Benjamin Henry Latrobe by Charles Willson Peale

Model of HMS Resolute

The Bronco Buster by Frederic Remington
Rattlesnake by Frederic Remington
Numerous family pictures

Bush Library Oval Office Replica.jpg
Oval Office replica at George Bush Presidential Library.
Bill Clinton
President Clinton and CIA Director John Deutch - Flickr - The Central Intelligence Agency.jpg
Kaki Hockersmith, 1993 Resolute desk
Yellow drapery
Navy blue rug

Striped red and white sofas

George Washington by Rembrandt Peale
The Avenue in the Rain by Childe Hassam
The City of Washington from Beyond the Navy Yard by George Cooke
Waiting for the Hour by William Tolman Carlton
Andrew Jackson by Thomas Sully
The Three Tetons by Thomas Moran
The President's House, copy after William Henry Bartlett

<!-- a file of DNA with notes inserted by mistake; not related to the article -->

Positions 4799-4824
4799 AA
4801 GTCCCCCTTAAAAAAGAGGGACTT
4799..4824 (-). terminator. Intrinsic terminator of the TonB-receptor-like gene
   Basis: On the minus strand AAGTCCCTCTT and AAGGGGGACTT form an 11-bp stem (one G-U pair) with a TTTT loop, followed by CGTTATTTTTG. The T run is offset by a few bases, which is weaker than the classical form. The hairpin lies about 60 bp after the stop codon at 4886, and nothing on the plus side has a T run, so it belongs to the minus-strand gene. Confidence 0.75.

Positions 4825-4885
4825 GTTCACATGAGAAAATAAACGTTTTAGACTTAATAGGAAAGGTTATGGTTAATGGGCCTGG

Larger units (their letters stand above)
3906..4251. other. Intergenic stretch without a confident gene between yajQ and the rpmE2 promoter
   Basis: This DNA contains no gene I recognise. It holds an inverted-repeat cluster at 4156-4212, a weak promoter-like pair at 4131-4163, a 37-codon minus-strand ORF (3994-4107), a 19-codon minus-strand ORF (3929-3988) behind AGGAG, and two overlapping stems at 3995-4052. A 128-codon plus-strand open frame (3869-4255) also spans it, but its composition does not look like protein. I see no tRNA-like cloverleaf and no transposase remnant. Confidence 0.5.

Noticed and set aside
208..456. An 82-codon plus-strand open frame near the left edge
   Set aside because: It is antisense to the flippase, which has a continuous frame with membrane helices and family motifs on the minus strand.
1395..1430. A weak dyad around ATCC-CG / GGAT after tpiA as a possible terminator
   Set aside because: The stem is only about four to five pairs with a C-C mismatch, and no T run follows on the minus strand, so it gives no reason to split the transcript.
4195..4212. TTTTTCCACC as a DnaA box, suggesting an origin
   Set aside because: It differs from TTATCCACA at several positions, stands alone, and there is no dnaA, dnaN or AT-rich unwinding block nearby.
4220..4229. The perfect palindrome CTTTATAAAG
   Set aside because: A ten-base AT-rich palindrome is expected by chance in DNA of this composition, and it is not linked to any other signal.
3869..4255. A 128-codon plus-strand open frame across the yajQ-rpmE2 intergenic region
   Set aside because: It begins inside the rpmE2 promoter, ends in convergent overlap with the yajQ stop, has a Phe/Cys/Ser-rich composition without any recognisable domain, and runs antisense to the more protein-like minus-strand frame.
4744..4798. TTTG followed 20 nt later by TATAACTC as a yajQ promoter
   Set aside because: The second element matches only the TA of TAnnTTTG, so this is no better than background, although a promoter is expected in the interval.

The Bronco Buster by Frederic Remington
The Thinker by Auguste Rodin
Appeal to the Great Spirit by Cyrus Dallin
Bust of Abraham Lincoln by Robert Berks
Bust of Franklin D. Roosevelt by Jo Davidson

Numerous family pictures

Clinton exhibit Presidential Library Little Rock AR 2013-06-07 023.jpg
Oval Office replica at William J. Clinton Presidential Library.
George W. Bush
President George W. Bush meets with Canadian Prime Minister Stephen Harper in the Oval Office.jpg
Ken Blasingame, 2001 Resolute desk
Gold drapery
"Sunbeam" rug

Replaced the wood floor
George Washington by Rembrandt Peale.
A Charge to Keep by W. H. D. Koerner[60]
Rio Grande by Tom Lea[61]
Near San Antonio by Julian Onderdonk[62]
Chili Queens at the Alamo by Julian Onderdonk[63]
Cactus Flower by Julian Onderdonk[64]
Abraham Lincoln by George Henry Story

The Bronco Buster by Frederic Remington
Rattlesnake by Frederic Remington
Bust of Dwight D. Eisenhower by Nison Tregor
Bust of Abraham Lincoln by Augustus Saint-Gaudens
Bust of Winston Churchill by Jacob Epstein (lent by British Prime Minister Tony Blair from the British Government Art Collection)

Numerous family pictures
Barack Obama in the Oval Office replica in the George W. Bush Presidential Center.jpg